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Nor knew we well what pleased us most,

Not the clipt palm of which they boast;

But distant colour, happy hamlet,

A moulder'd citadel on the coast,

Or tower, or high hill-convent, seen

A light amid its olives green;

Or olive-hoary cape

in ocean ; Or rosy

blossom in hot ravine,

Where oleanders flush'd the bed

Of silent torrents, gravel-spread;

And, crossing, oft we saw the glisten

Of ice, far up on a mountain head.

We loved that hall, tho' white and cold,

Those niched shapes of noble mould,

A princely people's awful princes,

The grave, severe Genovese of old.

At Florence too what golden hours,

In those long galleries, were ours ;

What drives about the fresh Cascinè,

Or walks in Boboli's ducal bowers.

In bright vignettes, and each complete,

Of tower or duomo, sunny-sweet,

Or palace, how the city glitter'd, Thro' cypress avenues, at our feet.

But when we crost the Lombard plain Remember what a plague of rain ;

Of rain at Reggio, rain at Parma ;

At Lodi, rain, Piacenza, rain.

And stern and sad (so rare the smiles Of sunlight) look'd the Lombard piles ;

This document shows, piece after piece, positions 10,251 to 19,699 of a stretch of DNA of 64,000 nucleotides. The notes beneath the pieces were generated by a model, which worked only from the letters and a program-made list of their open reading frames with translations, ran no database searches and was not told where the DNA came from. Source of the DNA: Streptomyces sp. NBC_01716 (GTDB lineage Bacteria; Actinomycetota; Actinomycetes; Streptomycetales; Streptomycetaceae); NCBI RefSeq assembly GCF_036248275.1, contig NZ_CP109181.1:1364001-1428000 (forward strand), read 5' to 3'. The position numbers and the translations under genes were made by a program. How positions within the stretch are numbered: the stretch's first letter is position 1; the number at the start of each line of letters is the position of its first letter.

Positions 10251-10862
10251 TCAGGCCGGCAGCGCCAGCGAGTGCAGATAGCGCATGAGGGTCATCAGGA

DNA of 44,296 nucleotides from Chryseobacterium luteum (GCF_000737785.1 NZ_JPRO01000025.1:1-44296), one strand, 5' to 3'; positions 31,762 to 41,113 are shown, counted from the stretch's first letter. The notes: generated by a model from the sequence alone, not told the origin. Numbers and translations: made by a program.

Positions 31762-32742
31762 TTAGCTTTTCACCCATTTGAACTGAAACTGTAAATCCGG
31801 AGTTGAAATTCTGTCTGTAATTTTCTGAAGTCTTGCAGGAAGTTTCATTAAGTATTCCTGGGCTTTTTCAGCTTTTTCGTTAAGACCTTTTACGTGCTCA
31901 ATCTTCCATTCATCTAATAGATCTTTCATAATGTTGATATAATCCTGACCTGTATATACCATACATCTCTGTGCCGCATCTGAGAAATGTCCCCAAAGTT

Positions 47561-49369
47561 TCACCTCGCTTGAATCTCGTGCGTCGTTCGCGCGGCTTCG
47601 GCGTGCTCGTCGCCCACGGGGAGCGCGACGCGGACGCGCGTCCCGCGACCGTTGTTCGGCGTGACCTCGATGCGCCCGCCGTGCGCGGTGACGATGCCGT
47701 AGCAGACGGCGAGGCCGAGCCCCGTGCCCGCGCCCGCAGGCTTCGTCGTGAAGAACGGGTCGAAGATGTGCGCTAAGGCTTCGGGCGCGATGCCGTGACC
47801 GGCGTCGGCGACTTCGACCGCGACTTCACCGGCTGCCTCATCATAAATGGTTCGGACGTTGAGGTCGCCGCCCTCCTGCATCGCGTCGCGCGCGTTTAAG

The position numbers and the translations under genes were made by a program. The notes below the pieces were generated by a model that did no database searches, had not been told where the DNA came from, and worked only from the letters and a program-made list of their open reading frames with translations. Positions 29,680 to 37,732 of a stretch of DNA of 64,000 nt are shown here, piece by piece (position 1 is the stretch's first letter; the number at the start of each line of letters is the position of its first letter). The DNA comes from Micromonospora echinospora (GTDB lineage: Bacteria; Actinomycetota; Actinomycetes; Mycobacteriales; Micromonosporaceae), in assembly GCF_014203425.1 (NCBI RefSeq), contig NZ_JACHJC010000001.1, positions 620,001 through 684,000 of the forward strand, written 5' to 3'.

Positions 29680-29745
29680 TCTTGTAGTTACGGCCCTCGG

Porch-pillars on the lion resting, And sombre, old, colonnaded aisles.

O Milan, O the chanting quires,

The giant windows' blazon'd fires,

The height, the space, the gloom, the glory!

A mount of marble, a hundred spires !

I climb'd the roofs at break of day;
Sun-smitten Alps before me lay.

I stood among the silent statues,

And statued pinnacles, mute as they.

How faintly-flush'd, how phantom-fair,
Was Monte Rosa, hanging there

A thousand shadowy-pencilld valleys
And snowy dells in a golden air.

Remember how we came at last

To Como; shower and storm and blast

Had blown the lake beyond his limit,

And all was flooded ; and how we past

From Como, when the light was gray,

And in my head, for half the day,

The rich Virgilian rustic measure

Of Lari Maxume, all the way,

Like ballad-burthen music, kept,

As on The Lariano crept

To that fair port below the castle
Of Queen Theodolind, where we slept ;

Or hardly slept, but watch'd awake
A cypress in the moonlight shake,

The moonlight touching o'er a terrace One tall Agavè above the lake.

What more? we took our last adieu,
And up the snowy Splugen drew,

But ere we reach'd the highest summit

I pluck'd a daisy, I gave it you.

It told of England then to me,

And now it tells of Italy.

O love, we two shall go no longer

To lands of summer across the sea ;

So dear a life your arms enfold

Whose crying is a cry for gold :

Yet here to-night in this dark city, When ill and weary, alone and cold,

I found, tho' crush'd to hard and dry,

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